Haplotype network of SiCOL1. Haplotypes are showed by colored solid circles. Circle size is proportional to the quantity of samples within a given haplotype. Hollow circles indicate the assumed haplotypes. Lines between haplotypes represent mutational steps between alleles. The numbers next to the lines indicate the nucleotide difference existed between the linked haplotypes. The red color and green color indicate landraces from south group and north group, respectively

The landraces from India presented in Hap1, Hap5, Hap6, Hap8, Hap9, Hap11, Hap12 and Hap13, indicating a high genetic diversity of SiCOL1 in India sesame landraces. If we take all landraces from South Asia (India, Bangladesh, Pakistan and Nepal) into account, more haplotypes could be found, including Hap4, Hap7, Hap10, Hap 15 and Hap16. Therefore, landraces from South Asia could be found in 13 haplotypes totally. For Southeast Asia, East Asia and Central Asia, the haplotypes of landraces from these regions were Hap7, Hap5 and Hap2, respectively. The haplotypes of landraces from South Asia were much more than haplotypes including landraces from other regions, suggesting that South Asia was the genetic diversity center of SiCOL1. This observation is consistent with previous suggestion that crop cultivars from the geographic origin areas tend to have higher genetic diversity [53, 54].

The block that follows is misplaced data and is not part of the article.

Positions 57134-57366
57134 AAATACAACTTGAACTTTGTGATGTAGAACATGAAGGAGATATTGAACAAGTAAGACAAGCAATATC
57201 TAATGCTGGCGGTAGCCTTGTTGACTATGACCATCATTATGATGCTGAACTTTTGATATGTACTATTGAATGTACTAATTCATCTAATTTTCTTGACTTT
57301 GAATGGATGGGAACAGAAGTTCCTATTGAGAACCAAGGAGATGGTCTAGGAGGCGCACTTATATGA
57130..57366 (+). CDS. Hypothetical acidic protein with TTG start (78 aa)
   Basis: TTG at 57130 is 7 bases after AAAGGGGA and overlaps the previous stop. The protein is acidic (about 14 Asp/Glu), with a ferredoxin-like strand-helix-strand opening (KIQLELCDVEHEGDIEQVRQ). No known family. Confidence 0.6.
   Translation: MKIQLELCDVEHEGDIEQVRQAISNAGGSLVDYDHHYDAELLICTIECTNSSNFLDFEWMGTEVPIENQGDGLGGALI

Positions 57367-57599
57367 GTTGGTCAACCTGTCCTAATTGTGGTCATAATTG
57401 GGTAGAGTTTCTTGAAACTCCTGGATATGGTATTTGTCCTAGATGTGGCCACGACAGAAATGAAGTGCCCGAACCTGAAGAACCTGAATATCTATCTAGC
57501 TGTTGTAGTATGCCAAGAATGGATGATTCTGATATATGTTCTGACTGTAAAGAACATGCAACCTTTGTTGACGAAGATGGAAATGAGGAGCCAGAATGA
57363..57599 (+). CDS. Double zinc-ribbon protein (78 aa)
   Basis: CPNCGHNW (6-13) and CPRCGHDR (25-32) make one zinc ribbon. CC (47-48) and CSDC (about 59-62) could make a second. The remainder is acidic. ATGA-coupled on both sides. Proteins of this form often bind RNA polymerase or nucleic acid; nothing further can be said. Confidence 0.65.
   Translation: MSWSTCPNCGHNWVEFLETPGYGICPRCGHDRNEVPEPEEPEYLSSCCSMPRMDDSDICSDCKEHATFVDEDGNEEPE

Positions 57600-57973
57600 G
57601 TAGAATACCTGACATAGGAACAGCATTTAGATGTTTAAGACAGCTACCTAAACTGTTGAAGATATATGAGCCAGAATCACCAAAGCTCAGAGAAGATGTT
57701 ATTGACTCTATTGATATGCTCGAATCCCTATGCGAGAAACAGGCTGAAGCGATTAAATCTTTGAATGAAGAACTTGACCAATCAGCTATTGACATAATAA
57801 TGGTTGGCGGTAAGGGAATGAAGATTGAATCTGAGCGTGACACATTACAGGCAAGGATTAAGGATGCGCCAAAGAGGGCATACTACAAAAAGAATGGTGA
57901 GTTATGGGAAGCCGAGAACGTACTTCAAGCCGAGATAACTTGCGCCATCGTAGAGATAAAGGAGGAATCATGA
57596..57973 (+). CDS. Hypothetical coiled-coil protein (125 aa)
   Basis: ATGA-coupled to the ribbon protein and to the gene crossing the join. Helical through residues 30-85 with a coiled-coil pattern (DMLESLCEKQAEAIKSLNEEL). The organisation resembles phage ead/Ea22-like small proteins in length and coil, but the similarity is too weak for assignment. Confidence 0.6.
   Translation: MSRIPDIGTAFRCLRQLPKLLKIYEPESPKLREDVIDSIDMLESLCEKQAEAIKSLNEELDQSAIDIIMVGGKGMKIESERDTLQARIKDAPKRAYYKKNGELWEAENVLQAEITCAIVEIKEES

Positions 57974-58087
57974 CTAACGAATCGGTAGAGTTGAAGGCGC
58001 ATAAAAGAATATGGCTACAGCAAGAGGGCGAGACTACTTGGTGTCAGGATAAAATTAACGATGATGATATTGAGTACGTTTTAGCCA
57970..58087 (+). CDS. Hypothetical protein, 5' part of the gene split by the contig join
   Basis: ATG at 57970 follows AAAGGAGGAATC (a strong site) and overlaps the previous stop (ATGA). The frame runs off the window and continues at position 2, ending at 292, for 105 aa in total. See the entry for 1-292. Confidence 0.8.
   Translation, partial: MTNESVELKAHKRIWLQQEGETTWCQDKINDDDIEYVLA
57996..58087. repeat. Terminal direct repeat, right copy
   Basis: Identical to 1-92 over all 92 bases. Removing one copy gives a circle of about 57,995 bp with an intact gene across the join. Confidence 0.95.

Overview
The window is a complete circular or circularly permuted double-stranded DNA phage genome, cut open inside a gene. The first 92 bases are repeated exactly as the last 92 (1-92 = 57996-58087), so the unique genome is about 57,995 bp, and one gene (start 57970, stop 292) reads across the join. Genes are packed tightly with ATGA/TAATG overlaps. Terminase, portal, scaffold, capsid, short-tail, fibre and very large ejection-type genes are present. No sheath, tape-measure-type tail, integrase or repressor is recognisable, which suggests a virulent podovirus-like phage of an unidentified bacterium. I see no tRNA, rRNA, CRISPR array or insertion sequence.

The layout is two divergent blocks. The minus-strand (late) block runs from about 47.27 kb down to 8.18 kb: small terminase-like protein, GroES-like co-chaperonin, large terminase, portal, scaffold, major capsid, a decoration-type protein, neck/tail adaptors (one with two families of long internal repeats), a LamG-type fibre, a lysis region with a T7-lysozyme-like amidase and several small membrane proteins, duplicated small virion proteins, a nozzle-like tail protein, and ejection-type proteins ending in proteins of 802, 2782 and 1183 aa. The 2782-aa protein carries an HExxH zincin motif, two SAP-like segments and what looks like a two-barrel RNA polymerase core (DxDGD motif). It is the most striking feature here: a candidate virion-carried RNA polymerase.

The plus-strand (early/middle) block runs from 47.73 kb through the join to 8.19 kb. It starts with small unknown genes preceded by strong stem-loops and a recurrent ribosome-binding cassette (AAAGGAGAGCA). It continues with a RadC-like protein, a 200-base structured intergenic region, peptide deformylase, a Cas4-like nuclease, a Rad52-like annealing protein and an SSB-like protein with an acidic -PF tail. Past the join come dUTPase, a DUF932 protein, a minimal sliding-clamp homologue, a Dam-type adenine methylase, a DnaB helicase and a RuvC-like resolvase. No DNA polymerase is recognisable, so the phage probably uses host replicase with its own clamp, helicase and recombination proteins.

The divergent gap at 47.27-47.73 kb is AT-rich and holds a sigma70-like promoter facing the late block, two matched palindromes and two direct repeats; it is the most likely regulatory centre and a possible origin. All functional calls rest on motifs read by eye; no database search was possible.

A network of all SiCOL2 haplotypes was also constructed (Additional file 1: Figure S8). Landraces from south group and north group were detected in twelve and five haplotypes, respectively. In the network of SiCOL1, two major haplotypes, Hap14 and Hap15 were dominated by the landraces from north group. However, landraces from south group were more than that from north group in all major haplotypes of SiCOL2 (Hap1, Hap3 and Hap8).

SiCOL1 haplotypes were related to sesame flowering